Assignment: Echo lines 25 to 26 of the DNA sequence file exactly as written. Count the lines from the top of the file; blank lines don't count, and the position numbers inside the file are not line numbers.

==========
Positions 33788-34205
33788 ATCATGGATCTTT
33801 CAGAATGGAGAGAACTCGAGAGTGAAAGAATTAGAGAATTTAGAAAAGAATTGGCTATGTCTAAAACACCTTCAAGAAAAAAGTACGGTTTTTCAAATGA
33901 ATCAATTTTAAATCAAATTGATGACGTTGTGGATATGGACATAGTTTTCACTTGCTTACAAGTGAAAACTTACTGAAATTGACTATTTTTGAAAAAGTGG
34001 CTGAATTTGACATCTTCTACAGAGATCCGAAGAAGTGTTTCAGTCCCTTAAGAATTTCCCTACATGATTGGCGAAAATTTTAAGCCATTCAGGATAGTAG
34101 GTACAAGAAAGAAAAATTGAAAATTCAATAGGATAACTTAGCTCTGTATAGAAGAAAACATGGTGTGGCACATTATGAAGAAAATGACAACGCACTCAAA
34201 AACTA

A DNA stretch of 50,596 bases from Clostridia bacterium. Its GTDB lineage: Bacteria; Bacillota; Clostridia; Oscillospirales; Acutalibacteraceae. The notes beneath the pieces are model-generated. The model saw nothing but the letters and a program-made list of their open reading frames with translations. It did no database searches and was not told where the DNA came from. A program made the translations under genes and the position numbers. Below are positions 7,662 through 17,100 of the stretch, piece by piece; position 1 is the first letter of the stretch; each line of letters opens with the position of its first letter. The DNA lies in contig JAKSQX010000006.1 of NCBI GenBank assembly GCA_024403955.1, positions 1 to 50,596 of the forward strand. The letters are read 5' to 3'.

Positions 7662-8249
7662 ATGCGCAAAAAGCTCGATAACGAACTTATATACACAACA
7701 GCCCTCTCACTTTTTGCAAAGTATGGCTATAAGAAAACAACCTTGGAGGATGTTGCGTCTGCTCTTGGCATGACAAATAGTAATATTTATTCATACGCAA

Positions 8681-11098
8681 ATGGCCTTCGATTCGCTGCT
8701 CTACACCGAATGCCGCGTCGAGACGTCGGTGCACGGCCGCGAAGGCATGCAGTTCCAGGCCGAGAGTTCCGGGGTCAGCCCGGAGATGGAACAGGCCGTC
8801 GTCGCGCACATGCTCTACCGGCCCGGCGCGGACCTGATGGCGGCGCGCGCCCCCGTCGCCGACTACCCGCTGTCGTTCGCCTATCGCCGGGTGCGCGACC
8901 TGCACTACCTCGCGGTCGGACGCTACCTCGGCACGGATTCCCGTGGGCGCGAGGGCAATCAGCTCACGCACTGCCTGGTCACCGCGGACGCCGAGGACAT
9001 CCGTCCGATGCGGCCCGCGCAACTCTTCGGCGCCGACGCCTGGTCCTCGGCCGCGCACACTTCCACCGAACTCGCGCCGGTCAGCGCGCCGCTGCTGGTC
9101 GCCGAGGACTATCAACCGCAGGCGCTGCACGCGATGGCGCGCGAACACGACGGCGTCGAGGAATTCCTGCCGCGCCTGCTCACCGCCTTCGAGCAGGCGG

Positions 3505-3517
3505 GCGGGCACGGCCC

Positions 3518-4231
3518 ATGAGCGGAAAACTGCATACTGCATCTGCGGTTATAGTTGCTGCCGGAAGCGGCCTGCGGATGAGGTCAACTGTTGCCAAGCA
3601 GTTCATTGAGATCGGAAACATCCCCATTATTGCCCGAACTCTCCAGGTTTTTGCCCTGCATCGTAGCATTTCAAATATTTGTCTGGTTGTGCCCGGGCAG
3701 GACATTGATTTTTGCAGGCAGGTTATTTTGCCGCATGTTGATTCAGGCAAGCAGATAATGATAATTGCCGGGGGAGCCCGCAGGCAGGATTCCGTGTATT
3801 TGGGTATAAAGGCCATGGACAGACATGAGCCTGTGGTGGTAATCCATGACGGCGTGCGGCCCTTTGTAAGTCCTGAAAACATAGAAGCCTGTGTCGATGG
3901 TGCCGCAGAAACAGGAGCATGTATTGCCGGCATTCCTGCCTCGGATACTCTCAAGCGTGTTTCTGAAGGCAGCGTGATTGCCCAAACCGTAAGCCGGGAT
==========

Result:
3801 TGGGTATAAAGGCCATGGACAGACATGAGCCTGTGGTGGTAATCCATGACGGCGTGCGGCCCTTTGTAAGTCCTGAAAACATAGAAGCCTGTGTCGATGG
3901 TGCCGCAGAAACAGGAGCATGTATTGCCGGCATTCCTGCCTCGGATACTCTCAAGCGTGTTTCTGAAGGCAGCGTGATTGCCCAAACCGTAAGCCGGGAT